JACKSON: I don't know how he reacted at the time. I know how he reacted later, when I talked to him about it. He and I had a conversation. And I told him, I said I need to talk to you, Michael. I want to tell you what exactly happened, what went on. He says Latoya, you don't have to. I said no, I want to.

He said Latoya, I know you. You're my sister. I know you. I love you. I know you would never, ever, ever in your heart do a thing like that. Piers, when my brother said that, that made me feel so good.

MORGAN: How did you finally get rid of him? How did you get out of his clutches?

JACKSON: I got rid of him. I was in New York. And he had taken my passport and everything, wasn't allowed to have my passport. I begged for it that night. He wanted me to do a pornography film. He says you're doing it. I said you've destroyed me. He said, you're nothing now. You're doing this film. You're going to do the sex scene with two guys. He just went on and on, what I was going to do.

I said, please, don't make me do this. I can't do this. I can't do this. He says you're doing it. He was getting money for it. He was getting quite a few million for me to do this. And I said I can't do this. I won't.

So I decided that I was going to leave him. This was the straw that broke the camel's back. I said this is it. I have to leave. He promised me if I left, he would kill me and he would kill Michael. I called my brother on the phone. I picked up the phone when he got in the shower.

MORGAN: Which brother did you call.

JACKSON: The first Jackson I saw. It happened to be my brother Randy. Randy told me, you're lucky, I never answered the phone. And he did. And immediately he got my mother and father on the phone. My father said, Randy, just go get her right now. I was in New York. They were in L.A.

They were just so happy to hear from me, and the whole bit. And I was so nervous, Piers, the entire time, because we were in a hotel. He was in the shower. They had the red lights on to know that somebody is using a phone line. I kept thinking, I can't talk. If he looks at the phone and sees the red light on, he is going to kill me.

I waited for Randy to come, which seemed like forever. Finally, Randy knocked on the door, and he and my cousin came. And Piers, I just left with nothing. I had on my pajamas before that.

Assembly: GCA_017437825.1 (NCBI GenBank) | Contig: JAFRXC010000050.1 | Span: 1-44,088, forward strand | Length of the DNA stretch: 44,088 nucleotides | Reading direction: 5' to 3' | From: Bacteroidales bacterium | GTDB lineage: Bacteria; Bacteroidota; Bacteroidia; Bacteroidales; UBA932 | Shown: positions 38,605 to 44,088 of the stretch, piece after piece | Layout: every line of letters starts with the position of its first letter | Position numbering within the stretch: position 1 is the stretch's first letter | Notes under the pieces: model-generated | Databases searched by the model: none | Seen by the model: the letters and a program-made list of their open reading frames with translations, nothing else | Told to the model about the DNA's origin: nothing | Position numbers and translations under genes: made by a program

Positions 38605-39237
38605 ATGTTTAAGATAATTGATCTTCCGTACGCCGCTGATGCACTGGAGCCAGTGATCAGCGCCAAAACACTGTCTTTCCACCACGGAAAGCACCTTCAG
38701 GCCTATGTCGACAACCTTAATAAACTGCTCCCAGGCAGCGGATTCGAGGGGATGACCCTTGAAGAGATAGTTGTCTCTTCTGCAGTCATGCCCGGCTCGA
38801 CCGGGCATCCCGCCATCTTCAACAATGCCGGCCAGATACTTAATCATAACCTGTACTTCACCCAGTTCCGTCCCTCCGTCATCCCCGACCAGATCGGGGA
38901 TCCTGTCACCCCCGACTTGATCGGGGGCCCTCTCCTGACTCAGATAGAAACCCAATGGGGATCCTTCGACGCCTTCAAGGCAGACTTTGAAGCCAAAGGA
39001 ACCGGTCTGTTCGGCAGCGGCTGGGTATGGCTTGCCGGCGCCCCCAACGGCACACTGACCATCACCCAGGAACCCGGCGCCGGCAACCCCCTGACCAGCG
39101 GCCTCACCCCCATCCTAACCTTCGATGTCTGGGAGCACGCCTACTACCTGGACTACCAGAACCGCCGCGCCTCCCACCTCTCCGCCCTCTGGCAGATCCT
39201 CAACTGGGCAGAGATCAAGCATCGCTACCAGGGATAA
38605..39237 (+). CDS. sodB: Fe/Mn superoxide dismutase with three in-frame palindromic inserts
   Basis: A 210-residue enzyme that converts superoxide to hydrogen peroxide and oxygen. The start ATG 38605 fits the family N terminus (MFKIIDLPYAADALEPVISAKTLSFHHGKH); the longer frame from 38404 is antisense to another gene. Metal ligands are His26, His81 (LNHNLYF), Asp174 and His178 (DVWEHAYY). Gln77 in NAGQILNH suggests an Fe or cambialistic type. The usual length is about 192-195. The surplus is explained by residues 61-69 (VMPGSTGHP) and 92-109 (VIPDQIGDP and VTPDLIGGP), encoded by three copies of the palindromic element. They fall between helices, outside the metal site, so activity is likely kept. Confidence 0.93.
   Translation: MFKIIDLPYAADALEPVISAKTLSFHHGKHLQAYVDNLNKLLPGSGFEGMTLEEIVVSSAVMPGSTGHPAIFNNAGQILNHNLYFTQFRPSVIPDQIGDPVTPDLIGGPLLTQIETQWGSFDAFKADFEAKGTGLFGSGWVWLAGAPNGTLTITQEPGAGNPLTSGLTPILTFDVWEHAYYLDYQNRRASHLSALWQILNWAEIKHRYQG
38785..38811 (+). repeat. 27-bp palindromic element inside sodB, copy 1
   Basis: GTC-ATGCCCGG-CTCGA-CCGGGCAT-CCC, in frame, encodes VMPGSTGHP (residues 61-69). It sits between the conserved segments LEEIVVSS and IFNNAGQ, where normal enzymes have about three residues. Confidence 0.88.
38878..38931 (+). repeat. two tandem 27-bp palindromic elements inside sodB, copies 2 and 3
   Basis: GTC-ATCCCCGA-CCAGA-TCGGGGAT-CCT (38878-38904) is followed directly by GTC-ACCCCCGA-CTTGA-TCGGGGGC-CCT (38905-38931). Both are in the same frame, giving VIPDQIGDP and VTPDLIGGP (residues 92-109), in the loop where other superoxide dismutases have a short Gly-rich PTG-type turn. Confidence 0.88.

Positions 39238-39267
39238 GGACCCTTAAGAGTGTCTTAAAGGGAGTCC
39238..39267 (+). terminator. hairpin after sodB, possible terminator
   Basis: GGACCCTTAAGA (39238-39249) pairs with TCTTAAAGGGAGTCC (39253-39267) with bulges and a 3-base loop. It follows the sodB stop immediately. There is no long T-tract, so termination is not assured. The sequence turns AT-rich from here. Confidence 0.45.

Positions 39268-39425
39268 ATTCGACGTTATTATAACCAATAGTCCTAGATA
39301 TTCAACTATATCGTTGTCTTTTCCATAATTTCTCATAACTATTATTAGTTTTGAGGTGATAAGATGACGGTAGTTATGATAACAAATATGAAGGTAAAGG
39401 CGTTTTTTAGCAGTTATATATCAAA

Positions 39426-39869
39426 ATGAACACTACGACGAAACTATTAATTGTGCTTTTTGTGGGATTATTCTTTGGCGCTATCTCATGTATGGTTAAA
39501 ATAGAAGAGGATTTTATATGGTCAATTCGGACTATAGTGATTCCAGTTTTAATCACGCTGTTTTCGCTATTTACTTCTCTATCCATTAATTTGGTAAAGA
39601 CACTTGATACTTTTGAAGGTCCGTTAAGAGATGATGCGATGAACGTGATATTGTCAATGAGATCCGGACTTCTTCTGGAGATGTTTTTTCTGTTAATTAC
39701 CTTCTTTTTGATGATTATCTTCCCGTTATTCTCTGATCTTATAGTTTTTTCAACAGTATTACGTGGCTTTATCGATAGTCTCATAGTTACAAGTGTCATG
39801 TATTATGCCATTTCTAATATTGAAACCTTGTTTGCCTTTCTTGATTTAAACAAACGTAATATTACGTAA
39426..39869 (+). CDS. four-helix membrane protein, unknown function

MORGAN: When you got out, how did you feel?

JACKSON: I felt like there was freedom, but I was still nervous. Because we were still at the hotel. I thought he would be lurking at the elevator or somewhere. I didn't know how I was going to escape this guy.

By the way, we got in the car, got on the plane, and I felt so good. It was the best feeling in the world. Yet, there is still that part of me, Piers, that told me you're not safe yet. You know this man. You know you're not safe.

MORGAN: You never did go back to him.

JACKSON: Never went back, Piers, never.

MORGAN: Let me conclude it with him. How did you feel when you heard he died in 2005.

JACKSON: When I heard he died, I was very, very hurt. I felt sorry for his family. And everyone that I knew and that knew me were very happy, and they were rejoicing. I would say to them -- I said, you can't rejoice over someone's downfall.

MORGAN: We're going to take a short break now. When we come back, we are going to talk about Michael and talk about the day that he died. And I want to talk to you about all of the conspiracy theories and whether you still believe, as you stated recently, that he may have been murdered.

(COMMERCIAL BREAK0

MORGAN: Latoya, let's talk about Michael. Where were you when you heard that he died?

JACKSON: I was at home when I heard that he had passed.

MORGAN: Hear in Los Angeles?

JACKSON: Here at home in L.A., yes.

MORGAN: How did you hear?

JACKSON: My father had kept calling and telling me to get over to his house, because I live about two or three minutes away from him, and to go over to his house. He heard something was wrong with him, that he was sick or something of that nature.

I said OK. Then he called back and said, I need for you to go now. He goes, no, go the hospital instead. He had his assistant -- they kept calling me. And it was my mother who initially said to me -- my cousin, when I decided to go to the hospital, I was talking on the phone. I said please, you've got to tell me which way. I said, how is he doing? How is he doing?